The other characteristic of bees that some might feel that Laline Paull plays a little fast and loose with is temporal polyethism (age based division of labour). I had slight misgivings about the rigidity of the division of labour within the hive. It has long been known that honeybee workers exhibit temporal polyethism (age-based division of labour) (Pérez, 1889). Young workers perform brood-nest associated tasks such as brood-cell cleaning and larval feeding, graduating on to food processing, nest construction, and guarding and finally as they enter old age, become foragers (Seeley and Kolmes 1991). Flora 717 does indeed go through these phases, but the rest of her kin group seem to be sanitation workers throughout their lives and the scheming Sage priestesses seem to have no other function than to spread their mantra of “Accept, Obey, Serve” and to direct the action of the sinister police bees. In case you think that police bees are a bit too detached from reality, worker bees do ‘police’ other workers when it comes to ‘unauthorised’ egg laying (Ratnieks & Visscher, 1989). Although it has been shown that different genotypes of bees within a hive do show some variation in the timing of their move from one task to another (Siegel et al., 2013), there is, as far, as I can find, no evidence of genotypes that remain fixed in one job their whole lives.

I guess the biggest issue, without giving the climax of the story away, is the production of a Queen from an egg laid by a worker bee. Worker bees can, and do lay unfertilised eggs, but, with one exception, they are invariably males.  Workers of the Cape honeybees (Apis mellifera capensis), however, can produce female eggs parthenogenetically (Hepburn, 1994), a phenomenon known as thelytoky. If fed the right food during the first 72 hours of their larval life, these eggs, could in theory, develop into Queens, (Pérez, 1889). Although the story is not set in South Africa, I am willing to give this a pass and assume that one of the drones that impregnated the Queen of Flora’s hive was a Cape honeybee.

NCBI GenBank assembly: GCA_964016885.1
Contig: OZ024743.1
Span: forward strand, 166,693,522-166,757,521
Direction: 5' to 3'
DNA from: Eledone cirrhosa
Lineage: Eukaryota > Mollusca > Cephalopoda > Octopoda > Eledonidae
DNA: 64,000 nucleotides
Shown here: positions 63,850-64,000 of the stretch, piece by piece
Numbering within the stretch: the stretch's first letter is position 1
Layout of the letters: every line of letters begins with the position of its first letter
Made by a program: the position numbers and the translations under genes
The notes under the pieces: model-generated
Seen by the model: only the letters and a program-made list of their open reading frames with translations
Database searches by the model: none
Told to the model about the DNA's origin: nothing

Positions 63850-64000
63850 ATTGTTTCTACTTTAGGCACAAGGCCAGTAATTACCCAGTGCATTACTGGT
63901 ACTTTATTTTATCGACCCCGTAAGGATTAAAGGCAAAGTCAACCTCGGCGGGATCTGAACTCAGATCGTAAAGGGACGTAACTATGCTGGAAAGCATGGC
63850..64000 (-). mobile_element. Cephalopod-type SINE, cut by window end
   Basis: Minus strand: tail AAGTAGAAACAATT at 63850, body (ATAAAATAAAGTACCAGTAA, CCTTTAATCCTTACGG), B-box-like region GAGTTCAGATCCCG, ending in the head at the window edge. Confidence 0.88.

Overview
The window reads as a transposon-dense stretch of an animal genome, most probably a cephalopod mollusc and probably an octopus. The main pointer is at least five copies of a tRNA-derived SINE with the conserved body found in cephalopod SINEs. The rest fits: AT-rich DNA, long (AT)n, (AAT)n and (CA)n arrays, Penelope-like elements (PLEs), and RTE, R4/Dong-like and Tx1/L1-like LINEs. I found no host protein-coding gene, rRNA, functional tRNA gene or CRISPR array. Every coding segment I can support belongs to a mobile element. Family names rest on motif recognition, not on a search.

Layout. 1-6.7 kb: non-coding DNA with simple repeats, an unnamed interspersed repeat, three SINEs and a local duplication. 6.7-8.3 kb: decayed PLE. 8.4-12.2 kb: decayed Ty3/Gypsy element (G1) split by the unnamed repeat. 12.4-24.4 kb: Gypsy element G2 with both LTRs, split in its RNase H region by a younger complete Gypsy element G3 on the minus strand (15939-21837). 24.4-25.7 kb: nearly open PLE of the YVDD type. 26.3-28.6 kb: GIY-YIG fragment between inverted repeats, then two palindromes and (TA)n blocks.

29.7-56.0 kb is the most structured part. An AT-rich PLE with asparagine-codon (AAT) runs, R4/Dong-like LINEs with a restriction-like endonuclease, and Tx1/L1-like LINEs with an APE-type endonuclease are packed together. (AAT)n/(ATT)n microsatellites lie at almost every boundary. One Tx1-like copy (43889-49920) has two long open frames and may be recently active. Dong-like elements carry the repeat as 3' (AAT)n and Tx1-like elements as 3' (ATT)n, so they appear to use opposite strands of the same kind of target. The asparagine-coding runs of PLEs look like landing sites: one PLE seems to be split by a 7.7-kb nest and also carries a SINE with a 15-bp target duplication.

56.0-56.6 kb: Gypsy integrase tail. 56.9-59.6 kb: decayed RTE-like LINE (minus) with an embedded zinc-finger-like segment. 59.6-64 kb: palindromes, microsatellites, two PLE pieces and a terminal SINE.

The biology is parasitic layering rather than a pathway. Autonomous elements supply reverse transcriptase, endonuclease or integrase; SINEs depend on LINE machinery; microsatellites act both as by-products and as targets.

The many issues facing honeybees are brought to life in this dramatic and believable story.  Experience the effects of pesticides, pollution and ‘phone masts on our heroine and her hive mates at first hand.  Cower as the wasps attack, and when a starving mouse gains entry to the hive in mid-winter, wince as the surplus drones are disposed of by the workers and cheer as our heroine saves the day.  This is a gripping story, and despite my reservations about the ‘hive mind’ Laline has taken the advice of her entomological advisors to heart and made a hugely successful foray into depicting the life style and ecology of the honeybee.

Definitely worth reading, a tour de force.

 

References

Hepburn, H.R. (1994) Reproductive cycling and hierarchical competition in Cape honeybees, Apis mellifera capensis Esch. Apidologie, 25, 38-48.

Pérez J. (1889) Les Abeilles. Paris, France: Hachette et Cie.

Ratnieks, F.L.W. & Visscher, P.K. (1989) Worker policing in the honeybee. Nature, 342, 796-797.

Seeley, T.D. & Kolmes, S.A. (1991) Age polyethism for hive duties in honey bees — illusion or reality? Ethology, 87, 284-297.

Siegel, A. J., Fondrk, M. K., Amdam, G. V., & Page, R. E., Jr (2013). In-hive patterns of temporal polyethism in strains of honey bees (Apis mellifera) with distinct genetic backgroundsBehavioral Ecology and Sociobiology67, 1623–1632.

Strassmann, J. E. (2001) The rarity of multiple mating by females in the social Hymenoptera. Insectes Sociaux, 48, 1–13.

Tarpy, D.R. (2003) Genetic diversity within honeybee colonies prevents severe infections and promotes colony growth. Proceedings of the Royal Society B, 270, 99-103.

*Unlike makers of The Bee Movie, Laline knows what sex worker bees are 🙂

** Note that I did not use the word promiscuous; promiscuity is a human trait, not an insect one.

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Snouts, pugs, daggers and leaf eating wainscots – and all because of the sharks!

I joined Twitter seven years ago,  and I was, and continue to be amazed by how many people out there run moth traps*. One of the many side-effects of the Covid-19 crisis is an increase in the number of trappers; every day my Twitter feed is filled with pictures of their more notable specimens.  The other day in response to this deluge of moths, I remarked on the fact that the common names of moths range from the extremely prosaic, to completely lyrical flights of fancy. Take for example, the baldly descriptive Orange Underwing and the gloriously named Merveille du Jour.  To these I could add the beautiful, but literally named, Green Silver Lines and the bizarrely named Purple Thorn.

Orange Underwing and the Merveille de Jour.

Green Silver Lines and a Purple Thorn. I see no purple 🙂

Now, I have seen a mouse moth in action, so I totally get its name. On the other hand, while browsing Paul Waring and Martin Townsend’s excellent Field Guide (I was trying to identify a Yellow Shell I had come across in the garden), I noticed a mention to the sharks. Intrigued, I skipped down to the species notes to see why they were called sharks. The answer was simple; Paul and Martin say it is the way their wings are folded at rest to give the appearance of  a dorsal fin. Looking at the picture, I could live with that, and it also gave me an idea.